Same-sex Marriage and Religious Liberty

Special Report - July 15, 2008
The legalization of same-sex “marriage” will most certainly impact the religious liberties of people of faith who believe that homosexuality is wrong, according to a panel of legal, academic and policy experts who participated in a Family Research Council (FRC) event last week. The panel discussion, held July 10 in Washington D.C., focused on the impact of the recent California Supreme Court decision legalizing same-sex marriage on religious liberty. Panelists included experts on both sides of the same-sex marriage debate, including Georgetown University Law Center professor and lesbian activist, Chai Feldblum, who favors the ruling, and Kevin “Seamus” Hasson, president of the Beckett Fund for Religious Liberty, whose organization opposes judicial involvement in the issue.

“The implications are profound,” warned Mr. Hasson, who emphasized that the Beckett Fund is only concerned with the religious liberty implications of same-sex marriage. He noted that in a forthcoming book on the issue from the Beckett Fund “all the scholars across the board pointed out that [same-sex marriage] will be very expensive in terms of religious liberty.” He warned that it is “only a matter of time” before the California ruling impacts areas such as student housing at private universities, the hiring practices of Christian business owners, and the activities of religious charities, such as adoption agencies.

Professor Feldblum, who described herself as a “practicing lesbian” and noted that her views are not the norm in the homosexual rights community, admitted that “there will be some issues of conflict” between same-sex marriage and religious liberty, although she said it is “unlikely” that American churches will be forced to perform same-sex marriage ceremonies.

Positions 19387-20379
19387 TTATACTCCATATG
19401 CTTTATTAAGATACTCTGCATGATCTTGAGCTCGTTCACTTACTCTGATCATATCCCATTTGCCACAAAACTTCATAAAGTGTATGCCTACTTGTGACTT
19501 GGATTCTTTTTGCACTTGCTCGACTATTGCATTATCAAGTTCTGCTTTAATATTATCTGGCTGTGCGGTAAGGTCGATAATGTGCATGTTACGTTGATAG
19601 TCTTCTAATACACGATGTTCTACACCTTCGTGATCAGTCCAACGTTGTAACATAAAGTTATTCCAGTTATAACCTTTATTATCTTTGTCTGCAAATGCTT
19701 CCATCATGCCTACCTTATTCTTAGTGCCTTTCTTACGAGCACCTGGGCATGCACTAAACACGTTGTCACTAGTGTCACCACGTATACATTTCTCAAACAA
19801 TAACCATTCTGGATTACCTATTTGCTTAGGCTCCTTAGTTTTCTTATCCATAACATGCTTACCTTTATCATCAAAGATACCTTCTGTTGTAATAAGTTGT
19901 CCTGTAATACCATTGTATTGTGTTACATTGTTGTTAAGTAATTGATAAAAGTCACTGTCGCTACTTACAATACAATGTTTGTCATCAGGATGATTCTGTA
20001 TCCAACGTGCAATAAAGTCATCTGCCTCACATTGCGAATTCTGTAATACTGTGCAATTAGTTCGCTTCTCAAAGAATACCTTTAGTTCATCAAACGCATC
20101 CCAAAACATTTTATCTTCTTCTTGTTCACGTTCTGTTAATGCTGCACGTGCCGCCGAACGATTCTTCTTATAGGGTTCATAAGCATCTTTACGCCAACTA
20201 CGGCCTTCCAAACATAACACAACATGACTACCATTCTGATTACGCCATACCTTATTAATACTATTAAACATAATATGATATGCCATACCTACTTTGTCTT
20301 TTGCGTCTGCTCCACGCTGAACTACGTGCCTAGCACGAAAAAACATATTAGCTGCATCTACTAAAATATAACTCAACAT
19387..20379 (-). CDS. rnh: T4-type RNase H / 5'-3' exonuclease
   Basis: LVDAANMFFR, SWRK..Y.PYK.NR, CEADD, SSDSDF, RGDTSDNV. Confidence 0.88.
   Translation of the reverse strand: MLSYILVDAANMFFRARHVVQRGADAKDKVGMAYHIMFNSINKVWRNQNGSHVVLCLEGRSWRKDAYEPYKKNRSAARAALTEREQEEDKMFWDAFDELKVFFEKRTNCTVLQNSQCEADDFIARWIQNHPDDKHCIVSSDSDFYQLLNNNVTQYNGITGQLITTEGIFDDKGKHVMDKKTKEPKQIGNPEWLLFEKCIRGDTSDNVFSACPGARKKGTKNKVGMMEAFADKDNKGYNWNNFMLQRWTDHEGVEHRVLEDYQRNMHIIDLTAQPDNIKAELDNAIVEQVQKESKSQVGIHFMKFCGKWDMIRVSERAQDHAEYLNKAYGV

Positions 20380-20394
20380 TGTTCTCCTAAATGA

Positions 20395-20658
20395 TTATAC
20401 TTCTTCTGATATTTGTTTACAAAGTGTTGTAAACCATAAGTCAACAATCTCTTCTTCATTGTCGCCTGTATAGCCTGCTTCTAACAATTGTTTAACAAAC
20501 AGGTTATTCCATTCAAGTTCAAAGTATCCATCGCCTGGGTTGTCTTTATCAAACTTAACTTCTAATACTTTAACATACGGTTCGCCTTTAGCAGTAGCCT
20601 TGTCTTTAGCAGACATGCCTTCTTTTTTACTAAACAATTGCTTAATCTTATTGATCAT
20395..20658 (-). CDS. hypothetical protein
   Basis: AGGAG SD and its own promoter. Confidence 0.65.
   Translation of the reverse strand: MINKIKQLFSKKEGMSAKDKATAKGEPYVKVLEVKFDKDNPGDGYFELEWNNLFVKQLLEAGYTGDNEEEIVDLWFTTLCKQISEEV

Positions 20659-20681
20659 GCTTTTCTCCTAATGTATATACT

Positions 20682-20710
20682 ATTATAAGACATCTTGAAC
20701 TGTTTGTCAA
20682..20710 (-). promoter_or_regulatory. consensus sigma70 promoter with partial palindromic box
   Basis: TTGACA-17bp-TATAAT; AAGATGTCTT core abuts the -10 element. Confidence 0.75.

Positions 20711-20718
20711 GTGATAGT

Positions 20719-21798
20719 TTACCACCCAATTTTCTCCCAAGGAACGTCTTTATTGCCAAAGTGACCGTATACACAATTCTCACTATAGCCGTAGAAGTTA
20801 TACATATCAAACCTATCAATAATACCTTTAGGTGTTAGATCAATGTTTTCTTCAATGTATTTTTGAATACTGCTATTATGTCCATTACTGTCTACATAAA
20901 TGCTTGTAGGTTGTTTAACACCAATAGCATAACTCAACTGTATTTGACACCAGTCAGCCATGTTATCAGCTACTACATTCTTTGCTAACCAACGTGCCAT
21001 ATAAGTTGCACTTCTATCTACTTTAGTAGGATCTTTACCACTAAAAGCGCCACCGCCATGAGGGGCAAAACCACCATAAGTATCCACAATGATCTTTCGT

Another member of the panel, Benjamin Bull of the pro-family Alliance Defense Fund, argued that one of the problems with the California ruling is “what radical homosexual activists will do with the new institution of same-sex marriage, in using it as a battering ram across America to blast open new areas that ultimately will diminish—it will shrink the rights of Christians to express their faith in their lives, in how they live.”

During the event, FRC also released the results of a national poll that questioned Americans about the impact of state marriage amendments on their vote for president. The poll, which was conducted by Wilson Research in June, asked respondents: “As you may know, several states have measures on the November ballot to amend their state constitutions to define marriage as the union of one man and one woman. Would you be more likely or less likely to vote for a presidential candidate who supports those amendments?” According to the results, 58 percent of those polled said they would be more likely to vote for a president who supports statewide marriage amendments, compared to 29 percent who said they would be less likely to do so.

Copyright © 2008. North Carolina Family Policy Council. All rights reserved.

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